This record also does not show that in 1981 Holleman had any other resources at his disposal for an investigation of his conflict claim.   In fact, Holleman claims that he “eventually paid an inmate to file his first habeas petition,” suggesting that he did not have the assistance of a lawyer in preparing his first habeas petition.  (At the same time, Holleman filed his state petition pro se.)   This matter therefore requires an evidentiary hearing to determine whether Holleman “could have discovered through reasonable diligence and investigation” a conflict of interest claim.  Barnard v. Collins, 13 F.3d 871, 878 (5th Cir.1994).

 Holleman must also demonstrate prejudice in order to clear the abuse-of-the-writ hurdle.   James Frank's testimony suggests that the trial judge knew or reasonably should have known “of the possibility of a conflict of interest,” and raises serious doubts about whether the judge “inquire[d] adequately into the potential conflict.”  Fish, 34 F.3d at 492;  see id. at 493 (“In order to explore adequately the risk of a conflicting interest, a court must examine the facts and details of an attorney's interests to determine whether those interests diverge with those of the client․”).  If those doubts are not dispelled on remand, then prejudice may be presumed.   See id.   Otherwise, the district court must determine whether Frank “ ‘actively represented conflicting interests' ” such that “the ‘conflict of interest adversely affected [Frank's] performance.’ ”  Id. (quoting Cuyler v. Sullivan, 446 U.S. 335, 350, 100 S.Ct. 1708, 64 L.Ed.2d 333 (1980));  see also Sullivan, 446 U.S. at 341-42, 100 S.Ct. 1708;  Spreitzer v. Peters, 114 F.3d 1435, 1450-51 (7th Cir.1997).

We note that in his 1993 ruling on Holleman's Indiana post-conviction petition, the same trial judge who conducted Holleman's 1977 trial absolved himself of error.   The judge concluded that there was simply no conflict of interest because Holleman was ultimately only convicted of felony murder, and Love's involvement in the killings was not relevant to that charge.   Supplemental Br. of Pet.-Appellant, App. 7, at 11.   But the Indiana Court of Appeals recognized a conflict of interest, although that court concluded that it was harmless for the same reason the Superior Court concluded there was not even a conflict.   See 641 N.E.2d at 640-41.   We further note that the fact that Holleman was only convicted of felony murder does not rule out the possibility that a conflict of interest had an adverse effect on Frank's representation of Holleman.   See Rosenwald v. United States, 898 F.2d 585, 588 (7th Cir.1990) (per curiam).   Holleman need not show that without the conflict he was likely to have been acquitted of the felony murder charge.   See Strickland v. Washington, 466 U.S. 668, 692-94, 104 S.Ct. 2052, 80 L.Ed.2d 674 (1984);  Stoia v. United States, 22 F.3d 766, 771 (7th Cir.1994).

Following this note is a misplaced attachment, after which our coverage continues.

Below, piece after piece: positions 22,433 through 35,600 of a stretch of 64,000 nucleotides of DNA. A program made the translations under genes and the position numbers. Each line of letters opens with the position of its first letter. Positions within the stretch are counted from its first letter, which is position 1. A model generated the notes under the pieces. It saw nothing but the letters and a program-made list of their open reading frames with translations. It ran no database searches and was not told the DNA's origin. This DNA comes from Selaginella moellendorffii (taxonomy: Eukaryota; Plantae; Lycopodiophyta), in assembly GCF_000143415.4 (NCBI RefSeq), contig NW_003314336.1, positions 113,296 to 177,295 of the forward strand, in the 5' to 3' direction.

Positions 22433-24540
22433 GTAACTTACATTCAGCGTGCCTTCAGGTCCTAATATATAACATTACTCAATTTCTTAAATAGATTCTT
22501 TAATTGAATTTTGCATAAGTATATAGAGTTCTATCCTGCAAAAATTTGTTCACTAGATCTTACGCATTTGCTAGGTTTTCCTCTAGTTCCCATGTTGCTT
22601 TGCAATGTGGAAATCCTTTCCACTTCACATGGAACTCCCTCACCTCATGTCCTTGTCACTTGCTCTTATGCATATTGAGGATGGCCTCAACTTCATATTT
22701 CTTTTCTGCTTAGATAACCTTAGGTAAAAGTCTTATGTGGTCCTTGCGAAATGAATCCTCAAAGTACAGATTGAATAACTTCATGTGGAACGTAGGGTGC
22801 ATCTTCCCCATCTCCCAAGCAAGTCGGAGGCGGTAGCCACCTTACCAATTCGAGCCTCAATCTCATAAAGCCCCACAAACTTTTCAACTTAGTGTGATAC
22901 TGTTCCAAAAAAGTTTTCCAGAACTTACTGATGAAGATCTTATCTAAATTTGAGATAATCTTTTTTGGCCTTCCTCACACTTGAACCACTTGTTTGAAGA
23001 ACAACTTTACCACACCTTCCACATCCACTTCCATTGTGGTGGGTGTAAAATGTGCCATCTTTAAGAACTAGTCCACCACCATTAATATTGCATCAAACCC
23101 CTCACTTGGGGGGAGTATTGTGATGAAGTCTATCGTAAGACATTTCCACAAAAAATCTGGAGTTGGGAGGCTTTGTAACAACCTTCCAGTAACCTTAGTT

We have not overlooked Indiana's passing reference to the possibility that state procedural default justifies dismissing Holleman's petition.   It is just that a passing reference to an issue is inadequate:  Indiana has waived the point.   See CFTC v. Tokheim, 153 F.3d 474, 476 n. 3 (7th Cir.1998).  (The district court apparently relied on state procedural default in disposing of the conflict claim;  the court's discussion of the issue, however, is no more illuminating than the one in Indiana's brief.)   In any event, during Indiana's 1992 evidentiary hearing, Holleman was assured that his failure to raise the conflict of interest issue on direct appeal would not be held against him, since James Frank did some work on Holleman's direct appeal.   See Tr. 255.   That assurance appears to be based on the right analysis of state waiver.   See Pisciotti, 143 F.3d at 300-01;  cf. Stoia, 22 F.3d at 768-69 & n. 2. State waiver need not be pursued on remand.   See Cole Energy Dev. Co. v. Ingersoll-Rand Co., 8 F.3d 607, 609 (7th Cir.1993).


Because the present record does not permit us to conclude that, as a matter of law, Holleman has abused the writ, we remand the case to the district court with instructions to conduct an evidentiary hearing on the question.   If the district court finds that Holleman has not abused the writ, it will necessarily have addressed many of the points relevant to the merits of Holleman's conflict of interest claim.   But if the district court does determine that the conflict of interest claim was not defaulted, it should proceed to address the merits of the claim in the first instance.   The judgment is Vacated and Remanded for further proceedings consistent with this opinion.   Circuit Rule 36 shall apply.   Cf. Nichols v. United States, 75 F.3d 1137, 1146 (7th Cir.1995).

CUDAHY, Circuit Judge.